“The LGBTQ community came together and recognized in 1997 that queer and trans youth were going into the shelter system and experiencing discrimination, violence and exploitation based on who they were and how they identified,” Berg said. “[They] did some research — a feasibility study — and host homes as a model was determined to be a good fit. So the program was born out of community activism.”
Berg said the basic concept is mutual aid, in which those who are able to share resources that others need provide them in the form of things like food and shelter.
“Relationship is at the core of healing for so many young folks,” Berg said. “Ensuring that they can bring their whole selves to the experience without having to censor aspects of who they are in order to get their needs met is essential.”
Because youth experiencing homelessness have been failed by adults “time and time again,” Berg said, self-determination is at the core of the model. He and Willard both emphasized youth are not “placed” in a home, as in traditional foster care; they have the agency find the fit that works for them. Youth review the applications of hosts, not the other way around.
Berg had advice for prospective host families: “Consider why you want to become a host,” Berg said. “The successes that we’ve seen in our program have been really coming from hosts that are able to recognize that this isn’t about saving anyone.  This is about showing up and walking alongside someone in a season of their journey.”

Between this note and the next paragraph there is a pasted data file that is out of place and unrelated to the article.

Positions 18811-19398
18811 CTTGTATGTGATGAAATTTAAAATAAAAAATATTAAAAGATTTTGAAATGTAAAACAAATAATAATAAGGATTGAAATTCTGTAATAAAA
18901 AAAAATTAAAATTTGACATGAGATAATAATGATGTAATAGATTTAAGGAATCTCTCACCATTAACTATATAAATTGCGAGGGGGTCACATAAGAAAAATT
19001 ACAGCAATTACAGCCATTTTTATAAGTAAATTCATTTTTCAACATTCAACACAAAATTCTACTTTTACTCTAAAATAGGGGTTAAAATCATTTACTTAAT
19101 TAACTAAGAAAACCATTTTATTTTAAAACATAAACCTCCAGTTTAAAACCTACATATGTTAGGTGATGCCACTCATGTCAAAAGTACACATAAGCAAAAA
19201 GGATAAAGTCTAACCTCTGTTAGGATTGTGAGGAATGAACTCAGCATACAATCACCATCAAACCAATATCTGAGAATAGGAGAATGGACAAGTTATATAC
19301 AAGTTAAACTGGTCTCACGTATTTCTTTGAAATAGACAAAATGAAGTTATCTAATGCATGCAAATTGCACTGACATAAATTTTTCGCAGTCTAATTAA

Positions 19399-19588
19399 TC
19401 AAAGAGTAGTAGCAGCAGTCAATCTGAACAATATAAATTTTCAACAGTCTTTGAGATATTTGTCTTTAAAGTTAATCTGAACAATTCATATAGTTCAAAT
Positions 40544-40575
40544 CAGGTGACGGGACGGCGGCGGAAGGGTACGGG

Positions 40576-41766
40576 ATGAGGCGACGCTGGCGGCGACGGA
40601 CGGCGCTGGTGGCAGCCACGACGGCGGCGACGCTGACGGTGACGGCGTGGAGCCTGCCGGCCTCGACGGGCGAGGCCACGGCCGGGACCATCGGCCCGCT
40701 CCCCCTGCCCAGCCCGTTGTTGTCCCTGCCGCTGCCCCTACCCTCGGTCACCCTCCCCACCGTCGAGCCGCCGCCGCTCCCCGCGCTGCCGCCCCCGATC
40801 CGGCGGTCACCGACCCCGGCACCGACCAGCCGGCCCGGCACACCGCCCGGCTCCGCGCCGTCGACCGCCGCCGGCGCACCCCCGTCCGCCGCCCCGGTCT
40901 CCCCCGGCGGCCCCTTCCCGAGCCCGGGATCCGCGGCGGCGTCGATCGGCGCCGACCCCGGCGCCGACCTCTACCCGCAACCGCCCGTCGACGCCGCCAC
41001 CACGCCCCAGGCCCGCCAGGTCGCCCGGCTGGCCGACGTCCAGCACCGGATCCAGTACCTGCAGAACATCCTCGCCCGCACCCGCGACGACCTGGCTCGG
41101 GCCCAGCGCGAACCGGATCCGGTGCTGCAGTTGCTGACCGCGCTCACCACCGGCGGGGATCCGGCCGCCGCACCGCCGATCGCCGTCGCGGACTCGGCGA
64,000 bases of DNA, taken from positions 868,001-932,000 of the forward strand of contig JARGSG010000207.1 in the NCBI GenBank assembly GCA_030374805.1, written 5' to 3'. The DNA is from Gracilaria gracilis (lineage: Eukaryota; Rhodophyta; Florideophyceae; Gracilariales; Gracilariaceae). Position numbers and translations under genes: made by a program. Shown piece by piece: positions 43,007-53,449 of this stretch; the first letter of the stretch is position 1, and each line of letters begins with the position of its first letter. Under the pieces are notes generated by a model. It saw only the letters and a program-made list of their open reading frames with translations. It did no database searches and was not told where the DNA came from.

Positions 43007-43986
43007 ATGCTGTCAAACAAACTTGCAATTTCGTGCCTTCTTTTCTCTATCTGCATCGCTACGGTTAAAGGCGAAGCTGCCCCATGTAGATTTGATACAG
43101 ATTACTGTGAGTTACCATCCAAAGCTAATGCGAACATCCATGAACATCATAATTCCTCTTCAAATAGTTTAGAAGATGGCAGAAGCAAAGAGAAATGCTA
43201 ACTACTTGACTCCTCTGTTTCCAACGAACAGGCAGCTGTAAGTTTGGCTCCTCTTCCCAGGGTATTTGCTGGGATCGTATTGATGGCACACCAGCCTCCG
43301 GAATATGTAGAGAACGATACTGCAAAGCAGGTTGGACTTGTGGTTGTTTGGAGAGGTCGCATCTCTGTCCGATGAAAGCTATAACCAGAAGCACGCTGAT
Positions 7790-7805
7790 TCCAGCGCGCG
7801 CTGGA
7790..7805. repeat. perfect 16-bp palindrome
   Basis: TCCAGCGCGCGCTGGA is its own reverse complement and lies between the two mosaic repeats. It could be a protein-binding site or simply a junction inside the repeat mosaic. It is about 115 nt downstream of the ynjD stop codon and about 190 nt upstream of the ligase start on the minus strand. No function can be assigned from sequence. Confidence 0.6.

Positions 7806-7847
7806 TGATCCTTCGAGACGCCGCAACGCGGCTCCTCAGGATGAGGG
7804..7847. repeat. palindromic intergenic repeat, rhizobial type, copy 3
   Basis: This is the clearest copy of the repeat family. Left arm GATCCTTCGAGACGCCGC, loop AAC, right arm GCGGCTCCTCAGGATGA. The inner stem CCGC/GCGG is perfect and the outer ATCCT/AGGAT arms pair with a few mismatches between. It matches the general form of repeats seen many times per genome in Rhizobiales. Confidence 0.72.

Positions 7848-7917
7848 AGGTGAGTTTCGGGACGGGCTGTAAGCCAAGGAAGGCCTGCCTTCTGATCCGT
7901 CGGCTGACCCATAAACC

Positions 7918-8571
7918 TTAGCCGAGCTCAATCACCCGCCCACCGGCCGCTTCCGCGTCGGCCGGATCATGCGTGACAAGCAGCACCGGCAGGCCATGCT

Gary and Sheila Bigelow know that at minimum they will be providing room and board to a homeless LGBTQ+ youth. Both indicated they will leave it to the young person to determine whether that evolves into a closer relationship, be that mentorship or family-like bonds. For now, they’re ready to clear out Sheila’s sewing room to welcome a young person who chooses them.
“I’d almost say family is everything to us,” Sheila said. “We weren’t helicopter parents. We only have two kids; they’re spread out. I also would say that having lived far away from our families that family is what you make [it].”

To learn more about the Host Homes program, contact Hunter Willard at [email protected]

About the Author:

Ellen Shanna Knoppow
Ellen Knoppow is a writer who believes in second acts.